energetic levels of the physical body, thought by many main pathways of energetic flow in the body, represent-
to correspond with the sacral plexus. Although the ing the duality of life and death, and the duality of con-
impetus of this spiritual energy is to rise upwards sciousness. As prān.a flows through them, the nād. ı̄s
through the sus.umnā nād. ı̄, its movement is held in activate the dualistic and potentially negative aspects of
check by the continuous flow of prān.a (‘vital force’) each cakra. When the flow of prān.a is disrupted or
within two lesser channels that flow on either side of the blocked in these areas the result could be a variety of
sus.umnā nād. ı̄, called the idā and pingalā nād. ı̄s: physical, emotional or mental problems that represent
● The idā nād. ı̄, or ‘channel of comfort’, represents the elemental qualities of the disturbed cakra. To this
preserving aspects of the physical body and the femi- extent, treatment can be given to improve energetic flow
nine aspects of consiousness. It begins on the left side within the idā and pingalā nād. ı̄s to restore health, but
of the kānda, rises up the back of the body, over the in the spiritual tradition of hatha yoga, the aspirant
back of the head to the ājñā cakra, or ‘third eye’, seeks to resolve all pain and suffering by directing prān.a
drops down and terminates in the left nostril. into the sus.umnā nād.ı̄, the central channel. When
● The pingalā nād prān.a is directed into the sus.umnā nād. ı̄ it awakens
. ı̄, also known as the ‘tawny
current’, represents the activating aspects of the kundalinı̄, the ‘serpent power’ of the Transcendent.
physical body, as well as the masculine aspects of Kundalinı̄ is the potential mass of psychospiritual
consciousness. It originates on the right side of the energy of the body, the capacity for spiritual transforma-
kānda, rising upwards over the back of the right tion. It is the active, feminine aspect of the Divine called
side of the head to the ājñā cakra, drops down and śakti that remains tightly coiled in the lowest aspect of
terminates in the right nostril. the etheric body in spiritually unevolved beings.

Sahasrara Figure 1.2 The cakra system.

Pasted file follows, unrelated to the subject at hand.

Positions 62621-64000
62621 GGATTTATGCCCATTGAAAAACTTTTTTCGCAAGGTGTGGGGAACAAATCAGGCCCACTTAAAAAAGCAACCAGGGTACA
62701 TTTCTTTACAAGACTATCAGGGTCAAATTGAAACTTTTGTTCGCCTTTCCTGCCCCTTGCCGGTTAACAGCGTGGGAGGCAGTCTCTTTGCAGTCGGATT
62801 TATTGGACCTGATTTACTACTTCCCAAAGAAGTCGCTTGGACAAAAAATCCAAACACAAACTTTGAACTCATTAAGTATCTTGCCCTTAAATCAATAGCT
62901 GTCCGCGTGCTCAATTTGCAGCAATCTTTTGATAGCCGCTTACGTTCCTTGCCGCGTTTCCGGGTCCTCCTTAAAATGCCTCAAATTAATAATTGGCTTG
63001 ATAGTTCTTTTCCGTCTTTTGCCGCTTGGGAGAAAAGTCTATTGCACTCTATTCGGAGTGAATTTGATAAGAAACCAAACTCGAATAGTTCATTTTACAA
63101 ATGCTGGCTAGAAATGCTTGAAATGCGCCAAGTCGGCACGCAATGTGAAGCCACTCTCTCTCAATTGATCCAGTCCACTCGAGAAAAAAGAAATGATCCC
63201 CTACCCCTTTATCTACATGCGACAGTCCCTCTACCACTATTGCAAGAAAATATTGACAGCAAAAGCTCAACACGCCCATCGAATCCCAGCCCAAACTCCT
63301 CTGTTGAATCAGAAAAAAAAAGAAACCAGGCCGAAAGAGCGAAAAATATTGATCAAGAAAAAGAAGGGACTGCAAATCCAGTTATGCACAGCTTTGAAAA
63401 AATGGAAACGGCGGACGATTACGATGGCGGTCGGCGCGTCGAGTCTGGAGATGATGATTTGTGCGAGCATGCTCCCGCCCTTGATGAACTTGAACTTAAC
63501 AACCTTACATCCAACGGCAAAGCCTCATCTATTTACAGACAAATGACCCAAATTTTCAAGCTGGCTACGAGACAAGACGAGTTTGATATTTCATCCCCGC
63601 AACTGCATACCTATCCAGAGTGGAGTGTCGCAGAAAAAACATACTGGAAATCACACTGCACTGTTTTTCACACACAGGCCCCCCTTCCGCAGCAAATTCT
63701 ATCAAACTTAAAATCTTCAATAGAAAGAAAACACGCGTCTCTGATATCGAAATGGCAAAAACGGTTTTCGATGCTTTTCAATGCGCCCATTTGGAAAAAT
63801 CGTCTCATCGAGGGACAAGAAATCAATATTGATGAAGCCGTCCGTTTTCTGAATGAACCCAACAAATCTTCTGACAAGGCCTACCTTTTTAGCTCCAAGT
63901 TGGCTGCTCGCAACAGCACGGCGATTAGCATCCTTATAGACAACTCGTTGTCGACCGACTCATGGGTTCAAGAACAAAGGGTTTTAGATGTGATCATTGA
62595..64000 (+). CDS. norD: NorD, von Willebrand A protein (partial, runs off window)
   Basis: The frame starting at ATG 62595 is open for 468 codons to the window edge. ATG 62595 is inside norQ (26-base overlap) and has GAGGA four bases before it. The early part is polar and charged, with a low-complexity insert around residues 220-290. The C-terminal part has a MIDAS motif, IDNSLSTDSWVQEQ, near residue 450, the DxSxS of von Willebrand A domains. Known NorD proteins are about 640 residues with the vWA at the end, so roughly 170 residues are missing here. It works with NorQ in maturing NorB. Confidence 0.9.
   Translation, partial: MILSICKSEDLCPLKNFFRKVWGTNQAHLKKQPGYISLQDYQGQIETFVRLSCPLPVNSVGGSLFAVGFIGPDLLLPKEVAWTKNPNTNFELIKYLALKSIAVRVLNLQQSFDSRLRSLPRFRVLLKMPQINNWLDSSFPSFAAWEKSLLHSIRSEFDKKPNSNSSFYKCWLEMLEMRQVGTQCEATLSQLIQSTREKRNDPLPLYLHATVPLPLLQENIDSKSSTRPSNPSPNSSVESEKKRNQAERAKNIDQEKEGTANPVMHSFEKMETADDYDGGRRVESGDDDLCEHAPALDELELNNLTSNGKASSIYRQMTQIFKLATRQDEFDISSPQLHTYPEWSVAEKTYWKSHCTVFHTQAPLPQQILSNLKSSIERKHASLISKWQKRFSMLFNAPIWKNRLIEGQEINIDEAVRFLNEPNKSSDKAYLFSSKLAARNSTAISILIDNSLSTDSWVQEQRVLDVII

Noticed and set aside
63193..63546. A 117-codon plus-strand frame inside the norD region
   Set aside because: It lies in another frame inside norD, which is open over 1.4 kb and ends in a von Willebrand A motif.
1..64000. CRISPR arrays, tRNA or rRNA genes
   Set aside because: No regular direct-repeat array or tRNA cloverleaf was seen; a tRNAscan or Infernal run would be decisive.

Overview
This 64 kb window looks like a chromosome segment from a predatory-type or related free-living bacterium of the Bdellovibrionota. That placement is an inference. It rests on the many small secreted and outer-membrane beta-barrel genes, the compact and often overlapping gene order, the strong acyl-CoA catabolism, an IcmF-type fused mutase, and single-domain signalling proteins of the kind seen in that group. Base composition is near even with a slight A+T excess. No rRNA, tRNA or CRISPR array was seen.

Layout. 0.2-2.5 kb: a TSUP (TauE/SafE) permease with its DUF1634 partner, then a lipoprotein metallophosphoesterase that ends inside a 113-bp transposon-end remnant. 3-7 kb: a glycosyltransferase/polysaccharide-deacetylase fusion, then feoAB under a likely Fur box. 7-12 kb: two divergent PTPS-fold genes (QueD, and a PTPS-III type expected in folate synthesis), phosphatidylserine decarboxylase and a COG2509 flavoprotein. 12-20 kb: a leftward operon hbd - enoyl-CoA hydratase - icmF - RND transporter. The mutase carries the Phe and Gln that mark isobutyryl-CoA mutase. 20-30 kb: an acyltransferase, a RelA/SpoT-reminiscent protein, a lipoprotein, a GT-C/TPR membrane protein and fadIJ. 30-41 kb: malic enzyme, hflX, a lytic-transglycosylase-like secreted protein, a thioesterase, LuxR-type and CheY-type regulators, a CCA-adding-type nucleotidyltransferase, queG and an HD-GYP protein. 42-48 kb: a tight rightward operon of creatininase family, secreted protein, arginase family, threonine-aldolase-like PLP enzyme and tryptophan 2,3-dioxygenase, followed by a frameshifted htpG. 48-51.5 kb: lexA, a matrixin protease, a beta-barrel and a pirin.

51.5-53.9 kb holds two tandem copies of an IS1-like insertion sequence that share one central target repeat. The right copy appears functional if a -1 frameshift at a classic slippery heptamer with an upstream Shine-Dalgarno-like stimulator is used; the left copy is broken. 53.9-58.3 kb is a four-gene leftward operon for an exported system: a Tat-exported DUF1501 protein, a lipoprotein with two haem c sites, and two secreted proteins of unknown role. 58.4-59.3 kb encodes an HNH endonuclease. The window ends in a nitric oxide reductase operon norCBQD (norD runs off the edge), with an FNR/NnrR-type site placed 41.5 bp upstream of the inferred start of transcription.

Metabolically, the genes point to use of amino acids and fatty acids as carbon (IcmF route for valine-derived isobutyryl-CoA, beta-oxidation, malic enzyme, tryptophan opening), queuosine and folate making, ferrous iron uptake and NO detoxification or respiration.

Foundation 9

Although there are a great many paths to spiritual lib- Rāja yoga, or the ‘royal’ yoga, comprises the last
eration in India, most advocate a methodology that is three elements of as.t.āñga yoga, representing the
more or less based upon as.t.āñga yoga, the ‘eight’ (as.t.) teachings of Vedānta and the conscious direction of
‘limbs’ (āñga) of ‘spiritual union’ (yoga). As.t.āñga yoga the mind towards spiritual liberation. Such an approach
is a highly specific set of guidelines that are traditionally may combine an emphasis upon breathing techniques
considered to be the safest method to awaken kundalinı̄, (prān.ayama), mantra and devotional exercises
and can be practiced by anyone of any faith or spiritual (bhakti). Other methods such as dhyāna (‘medita-
practice. The eight limbs of as.t.āñga yoga are: tion’) are practised to facilitate a conscious under-
standing of the nature of self, where subject and object
1. Yama: moral observance; skillful thoughts, works
become one (samādhi).
and actions directed externally
Although as. t. āñga yoga provides a clear path to
2. Niyama: self-restraint; skillful thoughts, works
divine knowledge, the actual practice involves a great
and actions directed internally
deal of subtlety and aspirants are encouraged to seek
3. Āsana: posture; physical training
instruction from experienced practitioners. The
4. Prān.ayama: breath control; breathing exercises
release of kundalinı̄ is not a thing to play with, and
5. Pratyāhāra: sensory inhibition; restraint of
without preparation the premature release of kun-
the senses
dalinı̄ is said to result in a variety of conditions,
6. Dhāran.ā: concentration; the ability to direct
including inexplicable illness, erratic behaviours, anx-
the mind
iety, psychosis and memory loss. For those who are
7. Dhyāna: meditation; the ability to commune with
interested in researching kundalinı̄ perhaps the best
that which we seek to understand
place to begin is with the works of Gopi Krishna, who,
8. Samādhi: ecstasy; complete integration.
in his book Kundalini: The Evolutionary Energy in
The first five limbs of as.t.āñga yoga are taken to make Man, lucidly describes his experience with the awak-
up hatha yoga, and the latter three relate to the ening of the ‘serpent power’:
practice of rāja yoga. The term hatha is derived from
two words: ‘ha’ meaning ‘darkness’ and ‘tha’ which ‘Suddenly, with a roar like that of a waterfall, I felt
means ‘light’. Thus hatha yoga is the path that seeks a stream of liquid light entering my brain through
to unite the primordial aspects of the sun and the the spinal cord. Entirely unprepared for such
moon, the archetype of male and female, purus.a and a development, I was completely taken by surprise;
prakr.ti. Hatha, however, also means ‘forceful’, refer- but regaining self-control instantaneously,